FALLS HAPPEN, NO MATTER your age. But the truth is, the higher your age, the more susceptible you are to falling. In fact, the Centers for Disease Control and Prevention has pegged falling the leading cause of injury and death among adults age 65 and older.
But don’t think that having a forest of candles on your birthday cake automatically means you’re doomed to fall. If there’s one thing health professionals know for sure, it’s that it’s never too late to start protecting yourself against the pesky, age-related changes that make you more susceptible to tumbles than your teenage grandkids, says physical therapist Michael Silverman, director of rehabilitation and wellness at Northern Westchester Hospital in New York.
You know, changes like declines in muscle mass. According to one Age and Ageing review, 1 in 3 adults age 60 and older suffer from severe muscle loss, called sarcopenia. You know that shuffle, shuffle, shuffle sound many older adults make when they walk? That’s the sound of sarcopenia.
“Sarcopenia drastically affects the strength of the legs, hips and core, all of which are critical to mobility and maintaining independence,” Silverman says. “The loss of muscle mass and strength in the arms can make it difficult to catch yourself if you do trip. And since the muscles of the body act as a sort of protection for the bones, if you fall because of inadequate muscle mass, you may be more likely to suffer a bone break.”
Meanwhile, your proprioception – or your ability to sense where your body is relative to other things and control your body’s positioning – can naturally decline through the decades, explains Chris Ochner, director of research for the Hospital Corporation of America. As a result, balance and stability suffer.
Common health conditions such as heart disease and Type 2 diabetes can also impact your risk of falling by contributing to nerve damage in the legs and feet. And, when your legs and feet go numb, staying upright is next to impossible, Silverman says.
Yeah, that’s a lot of factors teaming up to try to take you down. And while a diet rich in vitamin D, calcium and protein can boost fall prevention, as can staying mentally engaged with brain games, exercise is key in preventing fall-related hazards, too. Simply adding the right exercises to your regular routine can make an enormous impact on your safety by strengthening the body, boosting blood flow to the lower extremities, improving neurological function and even helping to enhance your body’s proprioceptive powers, Silverman says.
In fact, a 2016 comprehensive British Journal of Sports Medicine meta-analysisfound that exercise alone reduces the risk of falls in older adults by an average of 21 percent. What’s more, working out for more than three hours per week was linked to a 39 percent reduction in falls. Pretty impressive, right? “It’s best to focus on your body’s largest, most powerful muscle groups, such as your glutes, quads and triceps, while also performing single-leg and balancing exercises,” Ochner says.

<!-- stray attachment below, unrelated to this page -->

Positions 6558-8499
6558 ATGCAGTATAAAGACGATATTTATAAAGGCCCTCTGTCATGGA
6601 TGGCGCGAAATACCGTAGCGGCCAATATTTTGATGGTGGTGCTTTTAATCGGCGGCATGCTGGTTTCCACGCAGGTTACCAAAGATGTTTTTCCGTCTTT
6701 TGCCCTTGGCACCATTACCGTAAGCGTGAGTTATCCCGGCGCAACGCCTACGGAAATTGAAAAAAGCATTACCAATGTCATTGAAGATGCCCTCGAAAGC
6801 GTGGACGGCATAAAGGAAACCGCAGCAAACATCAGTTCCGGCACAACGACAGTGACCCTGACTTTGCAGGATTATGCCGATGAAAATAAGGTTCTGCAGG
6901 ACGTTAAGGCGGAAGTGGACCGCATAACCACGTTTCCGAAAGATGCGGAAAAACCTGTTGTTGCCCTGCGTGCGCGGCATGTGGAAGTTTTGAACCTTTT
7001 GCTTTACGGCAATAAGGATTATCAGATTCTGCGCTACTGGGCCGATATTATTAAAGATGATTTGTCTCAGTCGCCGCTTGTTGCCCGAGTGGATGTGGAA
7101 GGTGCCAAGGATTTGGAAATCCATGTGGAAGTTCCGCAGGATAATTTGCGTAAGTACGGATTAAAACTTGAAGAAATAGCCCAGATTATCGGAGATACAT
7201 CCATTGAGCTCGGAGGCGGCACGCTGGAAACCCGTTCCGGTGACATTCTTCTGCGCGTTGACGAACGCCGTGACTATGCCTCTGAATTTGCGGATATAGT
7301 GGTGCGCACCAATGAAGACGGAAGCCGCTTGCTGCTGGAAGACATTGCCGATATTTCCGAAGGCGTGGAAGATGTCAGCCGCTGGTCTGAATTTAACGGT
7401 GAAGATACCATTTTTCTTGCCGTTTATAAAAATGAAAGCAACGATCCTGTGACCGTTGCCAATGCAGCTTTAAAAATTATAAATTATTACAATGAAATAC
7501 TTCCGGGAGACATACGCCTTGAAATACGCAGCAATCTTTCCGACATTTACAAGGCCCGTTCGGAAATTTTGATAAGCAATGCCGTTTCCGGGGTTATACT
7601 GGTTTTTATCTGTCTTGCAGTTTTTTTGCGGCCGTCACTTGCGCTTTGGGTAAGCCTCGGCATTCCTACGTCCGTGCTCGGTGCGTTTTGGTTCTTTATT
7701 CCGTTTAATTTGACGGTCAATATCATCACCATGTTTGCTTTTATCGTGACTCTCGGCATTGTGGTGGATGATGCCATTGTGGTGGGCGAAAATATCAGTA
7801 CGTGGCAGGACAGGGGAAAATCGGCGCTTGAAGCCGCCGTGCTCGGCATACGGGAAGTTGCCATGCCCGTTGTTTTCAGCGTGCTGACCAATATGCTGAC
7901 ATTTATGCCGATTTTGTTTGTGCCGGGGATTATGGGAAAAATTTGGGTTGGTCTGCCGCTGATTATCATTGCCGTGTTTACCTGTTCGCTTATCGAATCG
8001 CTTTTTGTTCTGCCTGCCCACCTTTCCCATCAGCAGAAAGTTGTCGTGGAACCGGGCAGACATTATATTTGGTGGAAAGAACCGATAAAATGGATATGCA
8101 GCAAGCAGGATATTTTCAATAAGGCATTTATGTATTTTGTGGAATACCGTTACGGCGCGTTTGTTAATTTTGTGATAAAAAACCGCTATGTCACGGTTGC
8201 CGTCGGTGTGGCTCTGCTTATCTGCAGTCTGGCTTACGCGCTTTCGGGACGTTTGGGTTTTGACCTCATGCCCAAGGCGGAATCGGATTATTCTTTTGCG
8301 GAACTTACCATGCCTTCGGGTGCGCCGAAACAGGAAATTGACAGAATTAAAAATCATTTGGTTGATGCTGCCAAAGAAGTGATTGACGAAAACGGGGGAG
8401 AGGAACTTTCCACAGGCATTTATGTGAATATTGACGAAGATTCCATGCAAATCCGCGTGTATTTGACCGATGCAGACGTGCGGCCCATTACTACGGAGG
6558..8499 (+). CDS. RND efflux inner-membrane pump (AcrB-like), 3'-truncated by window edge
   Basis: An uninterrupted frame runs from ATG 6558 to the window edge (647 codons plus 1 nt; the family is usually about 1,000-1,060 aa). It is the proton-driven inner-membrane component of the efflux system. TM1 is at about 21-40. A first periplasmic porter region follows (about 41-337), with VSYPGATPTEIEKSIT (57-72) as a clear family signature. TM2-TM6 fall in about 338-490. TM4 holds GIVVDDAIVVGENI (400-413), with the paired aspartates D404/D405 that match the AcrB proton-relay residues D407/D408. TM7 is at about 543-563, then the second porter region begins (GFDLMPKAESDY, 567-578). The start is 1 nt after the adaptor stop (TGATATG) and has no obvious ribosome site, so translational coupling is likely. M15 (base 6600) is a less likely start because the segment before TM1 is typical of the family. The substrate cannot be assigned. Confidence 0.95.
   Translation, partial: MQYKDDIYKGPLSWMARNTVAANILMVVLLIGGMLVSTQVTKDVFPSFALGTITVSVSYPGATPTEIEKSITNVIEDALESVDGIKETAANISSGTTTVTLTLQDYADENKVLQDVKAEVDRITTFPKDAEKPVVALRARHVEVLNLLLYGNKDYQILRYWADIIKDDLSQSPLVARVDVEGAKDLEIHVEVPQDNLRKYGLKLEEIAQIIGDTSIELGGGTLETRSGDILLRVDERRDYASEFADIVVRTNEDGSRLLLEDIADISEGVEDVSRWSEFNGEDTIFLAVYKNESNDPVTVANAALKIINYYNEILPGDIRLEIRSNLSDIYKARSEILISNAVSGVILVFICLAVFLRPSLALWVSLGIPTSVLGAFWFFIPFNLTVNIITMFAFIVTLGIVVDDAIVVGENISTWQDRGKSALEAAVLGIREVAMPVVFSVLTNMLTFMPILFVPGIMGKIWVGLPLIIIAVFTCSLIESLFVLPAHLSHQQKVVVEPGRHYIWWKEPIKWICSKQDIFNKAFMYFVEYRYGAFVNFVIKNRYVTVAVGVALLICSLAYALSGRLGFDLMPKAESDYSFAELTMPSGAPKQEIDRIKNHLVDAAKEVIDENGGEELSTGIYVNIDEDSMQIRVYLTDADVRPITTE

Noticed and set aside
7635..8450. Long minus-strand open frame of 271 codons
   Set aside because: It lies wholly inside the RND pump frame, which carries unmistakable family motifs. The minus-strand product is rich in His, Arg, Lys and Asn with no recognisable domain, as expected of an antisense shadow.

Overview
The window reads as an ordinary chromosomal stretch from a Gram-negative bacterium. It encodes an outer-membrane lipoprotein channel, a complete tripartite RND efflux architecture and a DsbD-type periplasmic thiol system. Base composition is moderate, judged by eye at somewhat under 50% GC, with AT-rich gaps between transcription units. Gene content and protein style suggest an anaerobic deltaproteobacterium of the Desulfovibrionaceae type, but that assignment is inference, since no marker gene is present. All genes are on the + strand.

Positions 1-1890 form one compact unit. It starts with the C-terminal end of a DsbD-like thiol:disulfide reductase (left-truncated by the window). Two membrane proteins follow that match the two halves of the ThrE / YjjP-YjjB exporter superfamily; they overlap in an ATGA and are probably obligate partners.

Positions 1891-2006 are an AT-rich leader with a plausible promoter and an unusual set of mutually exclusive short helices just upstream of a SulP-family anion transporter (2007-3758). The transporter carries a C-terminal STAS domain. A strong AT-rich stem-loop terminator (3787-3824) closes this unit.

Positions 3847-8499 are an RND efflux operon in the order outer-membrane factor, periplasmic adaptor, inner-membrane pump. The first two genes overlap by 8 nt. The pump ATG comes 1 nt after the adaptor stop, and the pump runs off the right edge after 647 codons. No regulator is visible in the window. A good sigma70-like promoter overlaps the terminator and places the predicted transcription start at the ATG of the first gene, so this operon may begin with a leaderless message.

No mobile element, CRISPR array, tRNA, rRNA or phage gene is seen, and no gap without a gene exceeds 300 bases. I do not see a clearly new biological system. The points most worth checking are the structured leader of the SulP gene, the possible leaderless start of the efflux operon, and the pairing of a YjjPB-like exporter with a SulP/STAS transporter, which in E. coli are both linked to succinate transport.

Not sure where to start? Here are six exercises that can help keep you strong and stable through the years:
1. Alternating Lunges
Stand tall with your feet hip-width apart. Place a sturdy chair to one side to hold for balance. (As you gain strength, you can perform this exercise without holding onto a chair.) Keeping your back straight, step forward with one foot. Bend your front knee until your back knee is almost touching the ground. Make sure your front knee doesn’t extend past your front toes. Then, push through your front foot to return to standing. Repeat with the opposite leg. Start with five reps per leg before increasing to 10 reps per leg. Once 10 reps feel easy, add 5-pound weights.
2. Single-Leg Stands
Stand tall with your feet hip-width apart. If needed, hold onto the wall or a sturdy piece of furniture for balance. (As you progress at this exercise, you can perform it without holding onto anything.) From here, lift one foot an inch off of the floor while keeping your torso straight and without leaning toward your planted foot. Hold for 10 to 15 seconds, then slowly return it to the floor. Repeat on the opposite leg. Perform five repetitions on each leg.
Begin seated in a chair with arms. Then, brace yourself on the arms and push your butt up in the air using as little help from your lower body as possible. Once you’ve lifted your body out of the chair, slowly lower yourself back into a seated position. Perform 10 repetitions.
4. Triceps Kickbacks
Begin standing to one side of a sturdy chair or bench, holding a 2-pound weight down by your opposite side in one hand. With your back straight, hinge forward at the waist to place your free hand on the chair or bench. Then, bend your opposite arm at the waist. Keeping your elbow planted at your waist, extend only your forearm behind you. Pull the weight back to your waist. Perform 10 repetitions per arm, and work your way up to a 5-pound weight.
5. Chair Leg Raises
6. Slow Toe Touches
Stand tall with feet together. Then, slowly roll your upper body down to reach your fingers toward your toes, only going as far as your current level of flexibility allows. Try to keep your legs straight the entire time. Slowly roll back up to stand. Perform 10 repetitions.